Childhood and young adulthood
Camilla Rosemary Shand was born at King's College Hospital, London, on 17 July 1947.[fn 2] She grew up in The Laines – an 18th-century country house in Plumpton, East Sussex – and a three-storey house in South Kensington, her family's second home. Her parents were British Army officer turned businessman Major Bruce Shand (1917–2006) and his wife, Rosalind (née Cubitt; 1921–1994). She has a younger sister, Annabel Elliot, and had a younger brother, Mark Shand (1951–2014). Her maternal great-grandmother, Alice Keppel, was a mistress of King Edward VII from 1898 to 1910. On 1 November 1947, Camilla was baptised at Firle Church, East Sussex. Camilla's mother worked for an adoption agency, while her father had various business interests after retiring from the army. He was most notably a partner in Block, Grey and Block, a firm of wine merchants in South Audley Street, Mayfair, later joining Ellis, Son and Vidler of Hastings and London.
During her childhood years, Camilla became an avid reader due to the influence of her father, who read to her frequently. She grew up with dogs and cats, and, at a young age, learnt how to ride a pony by joining Pony Club camps. According to her, childhood "was perfect in every way". Biographer Gyles Brandreth describes her background and childhood:
Camilla is often described as having had an "Enid Blyton sort of Childhood". In fact, it was much grander than that. Camilla, as a little girl, may have had some personality traits of George, the tomboy girl among the Famous Five, but Enid Blyton’s children were essentially middle-class children and The Shands, without question, belonged to the upper class. The Shands had position and they had help—help in the house, help in the garden, help with children. They were gentry. They opened their garden for the local Conservative Party Association summer fête. Enough said.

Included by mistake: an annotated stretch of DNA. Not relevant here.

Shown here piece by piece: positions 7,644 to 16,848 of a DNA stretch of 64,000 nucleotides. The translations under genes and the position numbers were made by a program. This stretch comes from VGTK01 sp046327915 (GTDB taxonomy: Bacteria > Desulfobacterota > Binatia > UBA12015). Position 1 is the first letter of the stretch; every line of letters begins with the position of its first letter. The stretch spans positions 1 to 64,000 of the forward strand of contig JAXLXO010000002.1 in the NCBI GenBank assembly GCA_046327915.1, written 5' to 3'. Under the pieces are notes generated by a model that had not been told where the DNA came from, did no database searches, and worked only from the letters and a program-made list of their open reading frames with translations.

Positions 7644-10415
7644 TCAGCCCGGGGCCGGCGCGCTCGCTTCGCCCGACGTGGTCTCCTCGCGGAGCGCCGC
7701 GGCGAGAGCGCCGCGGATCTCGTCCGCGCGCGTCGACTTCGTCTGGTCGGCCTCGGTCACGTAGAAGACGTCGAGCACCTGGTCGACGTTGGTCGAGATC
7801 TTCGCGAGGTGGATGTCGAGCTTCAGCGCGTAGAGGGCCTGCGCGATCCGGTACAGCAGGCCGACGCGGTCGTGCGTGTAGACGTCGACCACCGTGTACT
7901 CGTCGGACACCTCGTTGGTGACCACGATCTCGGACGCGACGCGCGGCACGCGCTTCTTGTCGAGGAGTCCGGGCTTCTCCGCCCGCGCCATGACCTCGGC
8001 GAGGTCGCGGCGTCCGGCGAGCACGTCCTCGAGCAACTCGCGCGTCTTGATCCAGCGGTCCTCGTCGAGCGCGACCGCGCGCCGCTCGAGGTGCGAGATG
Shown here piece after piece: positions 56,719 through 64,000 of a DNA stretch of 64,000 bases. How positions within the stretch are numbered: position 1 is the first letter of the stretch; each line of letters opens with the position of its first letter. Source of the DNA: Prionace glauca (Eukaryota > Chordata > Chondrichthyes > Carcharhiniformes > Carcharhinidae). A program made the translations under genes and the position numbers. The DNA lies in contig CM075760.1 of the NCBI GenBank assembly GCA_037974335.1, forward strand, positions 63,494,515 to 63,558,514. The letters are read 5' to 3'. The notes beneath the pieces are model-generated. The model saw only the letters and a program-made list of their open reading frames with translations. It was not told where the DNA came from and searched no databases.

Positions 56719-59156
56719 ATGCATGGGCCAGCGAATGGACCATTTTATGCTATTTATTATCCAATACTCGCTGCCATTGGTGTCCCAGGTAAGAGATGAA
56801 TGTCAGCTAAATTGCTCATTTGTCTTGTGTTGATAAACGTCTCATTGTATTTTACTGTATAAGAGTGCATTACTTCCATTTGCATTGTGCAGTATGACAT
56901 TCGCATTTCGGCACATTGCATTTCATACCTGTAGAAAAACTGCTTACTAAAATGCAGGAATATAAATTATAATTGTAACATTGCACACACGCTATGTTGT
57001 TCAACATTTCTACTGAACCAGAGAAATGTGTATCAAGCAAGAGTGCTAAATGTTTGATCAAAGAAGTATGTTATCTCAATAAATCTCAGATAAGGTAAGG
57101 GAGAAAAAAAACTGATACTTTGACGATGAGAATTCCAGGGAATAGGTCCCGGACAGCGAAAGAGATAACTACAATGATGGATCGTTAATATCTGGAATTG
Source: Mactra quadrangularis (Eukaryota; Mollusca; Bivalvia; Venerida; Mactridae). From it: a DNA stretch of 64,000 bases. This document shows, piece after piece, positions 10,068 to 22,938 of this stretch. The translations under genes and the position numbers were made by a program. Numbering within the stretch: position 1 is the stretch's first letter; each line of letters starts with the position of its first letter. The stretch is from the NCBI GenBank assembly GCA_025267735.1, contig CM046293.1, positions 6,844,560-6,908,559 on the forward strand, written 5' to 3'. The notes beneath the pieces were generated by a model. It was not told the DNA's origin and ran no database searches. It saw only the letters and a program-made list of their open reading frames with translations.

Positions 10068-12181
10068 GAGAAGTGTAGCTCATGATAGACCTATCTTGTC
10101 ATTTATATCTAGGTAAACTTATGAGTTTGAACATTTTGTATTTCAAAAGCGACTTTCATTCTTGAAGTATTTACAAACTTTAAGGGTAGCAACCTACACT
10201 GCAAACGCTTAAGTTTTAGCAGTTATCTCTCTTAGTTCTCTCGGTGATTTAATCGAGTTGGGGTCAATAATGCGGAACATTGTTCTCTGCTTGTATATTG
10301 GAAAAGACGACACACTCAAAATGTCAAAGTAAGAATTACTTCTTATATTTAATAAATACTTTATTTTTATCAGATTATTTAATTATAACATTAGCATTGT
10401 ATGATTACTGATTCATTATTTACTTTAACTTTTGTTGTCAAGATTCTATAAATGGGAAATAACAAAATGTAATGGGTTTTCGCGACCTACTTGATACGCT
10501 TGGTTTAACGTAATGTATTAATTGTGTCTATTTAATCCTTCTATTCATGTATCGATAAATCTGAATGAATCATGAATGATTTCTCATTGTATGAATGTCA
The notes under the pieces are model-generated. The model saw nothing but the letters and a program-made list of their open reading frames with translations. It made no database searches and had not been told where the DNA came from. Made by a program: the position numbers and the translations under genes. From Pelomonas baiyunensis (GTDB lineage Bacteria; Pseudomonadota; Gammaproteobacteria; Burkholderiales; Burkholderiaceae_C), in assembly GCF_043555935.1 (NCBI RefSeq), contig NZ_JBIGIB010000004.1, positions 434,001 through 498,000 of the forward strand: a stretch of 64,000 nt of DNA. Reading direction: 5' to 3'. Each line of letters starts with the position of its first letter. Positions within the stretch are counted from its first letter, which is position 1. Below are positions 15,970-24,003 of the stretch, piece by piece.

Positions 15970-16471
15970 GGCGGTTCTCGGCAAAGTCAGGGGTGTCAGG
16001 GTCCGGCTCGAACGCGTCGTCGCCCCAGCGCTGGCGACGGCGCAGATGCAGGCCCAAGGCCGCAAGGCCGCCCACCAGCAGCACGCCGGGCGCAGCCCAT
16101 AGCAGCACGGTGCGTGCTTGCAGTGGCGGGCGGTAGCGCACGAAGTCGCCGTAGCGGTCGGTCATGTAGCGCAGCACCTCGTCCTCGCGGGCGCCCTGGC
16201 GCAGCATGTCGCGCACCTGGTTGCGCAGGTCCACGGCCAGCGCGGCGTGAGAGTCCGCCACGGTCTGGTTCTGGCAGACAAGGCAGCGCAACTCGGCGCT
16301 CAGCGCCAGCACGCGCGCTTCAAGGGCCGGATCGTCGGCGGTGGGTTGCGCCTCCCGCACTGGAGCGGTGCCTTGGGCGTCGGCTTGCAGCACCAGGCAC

At the age of five, Camilla was sent to Dumbrells, a co-educational school in Ditchling village. She left Dumbrells aged ten to attend Queen's Gate School in Queen's Gate, South Kensington. Her classmates at Queen's Gate knew her as "Milla"; her fellow pupils included the singer Twinkle, who described her as a girl of "inner strength" exuding "magnetism and confidence". One of the teachers at the school was the writer Penelope Fitzgerald, who taught French and remembered Camilla as "bright and lively". Camilla left Queen's Gate with one O-level in 1964; her parents did not make her stay long enough for A-levels. At the age of sixteen, she travelled abroad to attend the Mon Fertile finishing school in Tolochenaz, Switzerland. After completing her course in Switzerland, she made her own decision and travelled to France to learn French and French literature at the University of London Institute in Paris for six months.
On 25 March 1965, Camilla was a debutante in London, one of 311 that year. After moving from home, she shared a small flat in Kensington with her friend Jane Wyndham, niece of decorator Nancy Lancaster. She later moved into a larger flat in Belgravia, which she shared with her landlady Lady Moyra Campbell, the daughter of the Duke of Abercorn, and later with Virginia Carington, daughter of the politician Lord Carrington. Virginia was married to Camilla's uncle Henry Cubitt from 1973 until 1979 (and in 2005 she would become a special aide to Camilla and Prince Charles). Camilla worked as a secretary for a variety of firms in the West End and was later employed as a receptionist by the decorating firm Sibyl Colefax & John Fowler in Mayfair. In her spare time, she became a passionate horse-rider and frequently attended equestrian activities. She also had a passion for painting, which eventually led to her private tutoring with an artist, although most of her work "ended up in the bin". Other interests were fishing, horticulture and gardening.